The 1998 Pulitzer Prize for Drama is scheduled to be announced April 14. The award is given annually for outstanding new American plays, and aspires to the highest standards in its choices.
Playbill On-Line asked readers to predict the American play you think will win this year.
This year's prize will be given for plays that open between March 2, 1997 and March 1, 1998.
The 1996 winner was Jonathan Larson's Rent; but the committee found no script worthy of the award in 1997.
A complete list of winners can be found in Theatre News.Playbill On-Line thanks in all who took the time to write. Here are the results:
Perhaps it would be wise to consider what the Pulitzer standards are when predicting the winner. As I recall, one of the criteria... in addition to performance in New York City within a certain period of time... is that the script depicts and upholds American values. It's a kind of nebulous and kind of conservative consideration... it also largely dismisses GROSS INDECENCY, if only for its depictation of an Irish author battling the English judiciary system. RAGTIME would seem the likely choice, especially since, it has attracted such wide national attention in addition to a Broadway run. But it is possible that HOW I LEARNED TO DRIVE might be considered up to the very end.
Laura Weinstein (LunaWonton@aol.com):
I'm not too up-to-date on the straight plays on Broadway. However, I do think that the musical RAGTIME is very deserving of the award. Granted, musicals rarely win (applause for RENT -- it was certainly deserving), but Ragtime goes above most musicals. It's depth and profound messages, along with the brilliant score get into your heart. The social issues regarding Coalhouse Walker Jr.'s justice go beyond just black and white. The musical had me crying and laughing, and always rooting for the "good guys." It made me CARE about the characters and what was going to happen to them, even though I had already read the book.
From Buxton Hill:
RAGTIME is a worthy show, perhaps for the Tony, but the substantive qualities that are admirable in it were there in the book and received Pulitzer attention at the time. The method of presenting this material is exciting, but that may not be what the Pulitzer committee will focus on.
THE OLD NEIGHBORHOOD, GROSS INDECENCY and HOW I LEARNED TO DRIVE seem to me to be the chief candidates, and in that order.
My vote? HEDWIG AND THE ANGRY INCH: a smart, theatrically knowing show that has plenty to say and a great deal of generosity in saying it.
From Mervin Lass, Toronto:
Is there any doubt? Ragtime covers the history of America after the turn of the century from A to Z. A work like this comes along only once in a generation.
From Annette Beavers:
I think TITANIC should win.It was so powerful and touching. GO TITANIC
Having skimmed through the number of letters Playbill On-Line already received, I see several Ragtimes, a few Gross Indecencies, and several How I Learned To Drives. However, I only saw one Side Show, which undoubtedly deserves the Pulitzer Prize, but has slim to no chances of receiving it because of its premature demise. Though Side Show told us of Siamese twins, it was a truly all-encompassing story that brought out the freak in all of us. As we watched Alice Ripley and Emily Skinner's masterful performances as Violet and Daisy Hilton, we could relate to every moment, knowing what it feels like to have dreams you may never achieve, to be shunned, and, if we are lucky, to finally achieve self-love. Above all else, it was a story of human triumph whose symbolic value went so deep that it could be viewed from countless angles. The Pulitzer Prize should award such artistry without even considering the most amazing score (which expertly bounced between period pieces, jazz, rock and pop ballads) since the golden age of the musical. If the Pulitzer Prize committee can make the jump off of their high horse, they will see Side Show as a landmark theatrical piece that may indicate another golden age is about to come upon us.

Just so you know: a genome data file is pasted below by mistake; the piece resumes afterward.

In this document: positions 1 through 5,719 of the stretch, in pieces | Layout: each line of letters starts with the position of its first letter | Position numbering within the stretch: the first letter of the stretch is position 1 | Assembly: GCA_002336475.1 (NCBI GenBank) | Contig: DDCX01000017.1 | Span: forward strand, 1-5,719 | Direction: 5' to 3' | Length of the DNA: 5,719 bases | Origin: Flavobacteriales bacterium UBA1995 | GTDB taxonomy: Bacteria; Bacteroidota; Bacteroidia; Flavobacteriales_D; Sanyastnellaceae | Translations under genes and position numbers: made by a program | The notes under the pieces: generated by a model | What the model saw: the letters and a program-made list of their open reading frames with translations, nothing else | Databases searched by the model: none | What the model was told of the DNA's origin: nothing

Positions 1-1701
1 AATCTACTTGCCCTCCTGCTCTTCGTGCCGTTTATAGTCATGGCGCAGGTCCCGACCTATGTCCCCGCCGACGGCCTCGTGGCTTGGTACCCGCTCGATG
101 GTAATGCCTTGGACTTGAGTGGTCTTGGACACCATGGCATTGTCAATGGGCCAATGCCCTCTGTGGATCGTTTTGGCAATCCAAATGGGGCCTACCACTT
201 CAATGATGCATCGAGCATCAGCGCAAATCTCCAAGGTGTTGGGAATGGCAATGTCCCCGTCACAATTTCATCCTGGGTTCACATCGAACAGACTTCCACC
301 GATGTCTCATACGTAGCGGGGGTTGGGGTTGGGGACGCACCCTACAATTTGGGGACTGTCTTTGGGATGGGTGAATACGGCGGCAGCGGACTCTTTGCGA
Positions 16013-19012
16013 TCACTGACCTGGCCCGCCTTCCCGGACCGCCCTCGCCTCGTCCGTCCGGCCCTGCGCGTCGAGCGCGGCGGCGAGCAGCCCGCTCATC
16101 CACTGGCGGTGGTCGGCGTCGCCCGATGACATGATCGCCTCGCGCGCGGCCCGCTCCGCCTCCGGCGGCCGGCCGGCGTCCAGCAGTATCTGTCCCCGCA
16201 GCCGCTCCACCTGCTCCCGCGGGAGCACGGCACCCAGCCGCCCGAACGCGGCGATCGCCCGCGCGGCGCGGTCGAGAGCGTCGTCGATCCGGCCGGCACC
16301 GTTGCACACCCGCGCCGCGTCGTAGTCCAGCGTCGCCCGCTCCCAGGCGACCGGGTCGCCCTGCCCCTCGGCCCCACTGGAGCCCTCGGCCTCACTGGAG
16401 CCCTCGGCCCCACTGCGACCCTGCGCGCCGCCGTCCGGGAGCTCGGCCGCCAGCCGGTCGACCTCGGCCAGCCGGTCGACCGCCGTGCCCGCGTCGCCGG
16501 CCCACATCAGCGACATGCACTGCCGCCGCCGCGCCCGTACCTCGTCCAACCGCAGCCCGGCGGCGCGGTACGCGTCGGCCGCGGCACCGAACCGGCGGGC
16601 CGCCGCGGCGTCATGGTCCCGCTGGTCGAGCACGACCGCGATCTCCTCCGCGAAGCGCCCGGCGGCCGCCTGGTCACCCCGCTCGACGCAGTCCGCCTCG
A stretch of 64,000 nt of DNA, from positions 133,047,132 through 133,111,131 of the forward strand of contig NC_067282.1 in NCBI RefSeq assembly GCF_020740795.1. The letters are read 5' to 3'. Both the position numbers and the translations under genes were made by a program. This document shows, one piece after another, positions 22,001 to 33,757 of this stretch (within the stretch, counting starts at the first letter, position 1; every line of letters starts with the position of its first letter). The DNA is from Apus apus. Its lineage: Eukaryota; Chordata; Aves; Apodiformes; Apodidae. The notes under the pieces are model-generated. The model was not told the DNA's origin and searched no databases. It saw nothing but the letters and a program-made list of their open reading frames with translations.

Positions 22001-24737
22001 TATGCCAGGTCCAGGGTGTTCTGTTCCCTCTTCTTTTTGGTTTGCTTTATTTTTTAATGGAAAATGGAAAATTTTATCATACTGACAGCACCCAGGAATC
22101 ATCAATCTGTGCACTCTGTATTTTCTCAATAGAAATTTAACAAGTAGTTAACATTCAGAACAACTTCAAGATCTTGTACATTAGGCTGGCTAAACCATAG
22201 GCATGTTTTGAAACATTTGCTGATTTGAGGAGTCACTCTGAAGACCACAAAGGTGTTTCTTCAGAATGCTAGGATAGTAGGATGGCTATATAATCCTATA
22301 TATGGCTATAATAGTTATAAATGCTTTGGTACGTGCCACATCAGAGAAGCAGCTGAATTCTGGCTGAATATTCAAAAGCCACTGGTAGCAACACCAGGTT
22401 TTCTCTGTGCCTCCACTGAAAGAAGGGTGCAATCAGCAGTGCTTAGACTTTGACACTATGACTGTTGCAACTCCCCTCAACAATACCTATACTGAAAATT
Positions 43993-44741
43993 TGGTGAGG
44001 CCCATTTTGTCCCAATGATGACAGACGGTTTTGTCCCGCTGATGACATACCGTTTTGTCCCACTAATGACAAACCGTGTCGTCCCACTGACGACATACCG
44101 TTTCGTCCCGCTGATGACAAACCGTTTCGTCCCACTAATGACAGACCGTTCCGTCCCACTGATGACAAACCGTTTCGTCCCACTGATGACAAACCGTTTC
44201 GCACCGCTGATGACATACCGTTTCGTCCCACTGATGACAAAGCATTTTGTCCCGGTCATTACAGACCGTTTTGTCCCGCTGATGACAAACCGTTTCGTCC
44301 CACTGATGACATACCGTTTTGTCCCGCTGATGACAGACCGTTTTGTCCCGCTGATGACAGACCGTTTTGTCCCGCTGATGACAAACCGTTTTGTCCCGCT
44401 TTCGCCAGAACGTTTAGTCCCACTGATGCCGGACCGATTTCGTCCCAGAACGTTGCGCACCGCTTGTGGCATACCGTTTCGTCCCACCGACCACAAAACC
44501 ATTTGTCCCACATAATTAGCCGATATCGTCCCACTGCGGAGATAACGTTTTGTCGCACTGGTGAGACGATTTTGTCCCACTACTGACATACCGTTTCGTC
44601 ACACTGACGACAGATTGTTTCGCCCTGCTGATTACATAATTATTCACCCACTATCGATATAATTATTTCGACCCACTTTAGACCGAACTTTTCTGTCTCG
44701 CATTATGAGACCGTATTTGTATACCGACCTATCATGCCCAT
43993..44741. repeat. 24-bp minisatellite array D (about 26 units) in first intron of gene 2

From John Esche (email@example.com):
We are unusually blessed this year with strong candidates for Pulitzer recognition, but recognizing that according to the Pulitzer charter, one of the elements of the honoree is supposed to be depiction of life in America, I would say the strongest candidates narrow down to Wendy Wasserstein's AMERICAN DAUGHTER (unfairly overlooked for last season's Tony as Best Play on Broadway which it certainly was - 'though the much earlier opening ...BALLYHOO was worthy), Paula Vogel's superb HOW I LEARNED TO DRIVE, the overwhelming turn-of-the-century epoch from McNally, Ahrens and Flaherty (by way of Doctorow) RAGTIME (which deserves on content to narrowly edge out Julie Taymor's masterful LION KING for this year's Tony but may not), David Mamet's harrowing OLD NEIGHBORHOOD and John Leguizamo's by turns hilarious and poignant monodrama, FREAK.
The choice between those five would indeed be difficult, but I would narrow it down to HOW I LEARNED TO DRIVE and RAGTIME based on minor flaws in the resolution of the Wasserstein, the ultimate shallowness of the yuppy complaint at the heart of the Mamet and the *perceived* lightness of the Leguizamo.
Between the two remaining contenders, I would reluctantly lean toward RAGTIME because of the range of issues so well treated and most especially the moving recognition of culture shock, as much a problem today as 80 years ago, perfectly captured in "New Music". The craftsmanship and subtlety Paula Vogel brings to HOW I LEARNED TO DRIVE are no less impressive, and she is an author who one day soon SHOULD have Pulitzer recognition, but this year I think the competition narrowly edges her out.
From Josh Israel, Barrington, RI :
RAGTIME without question---the most important show about America in an awfully long time. It is CERTAINLY worthy of being in the company of the handful of other musicals to win the award.
From Jean Swartz:
My vote is for Gross Indecency. It is one of the best productions offered this year. The entire cast was superb.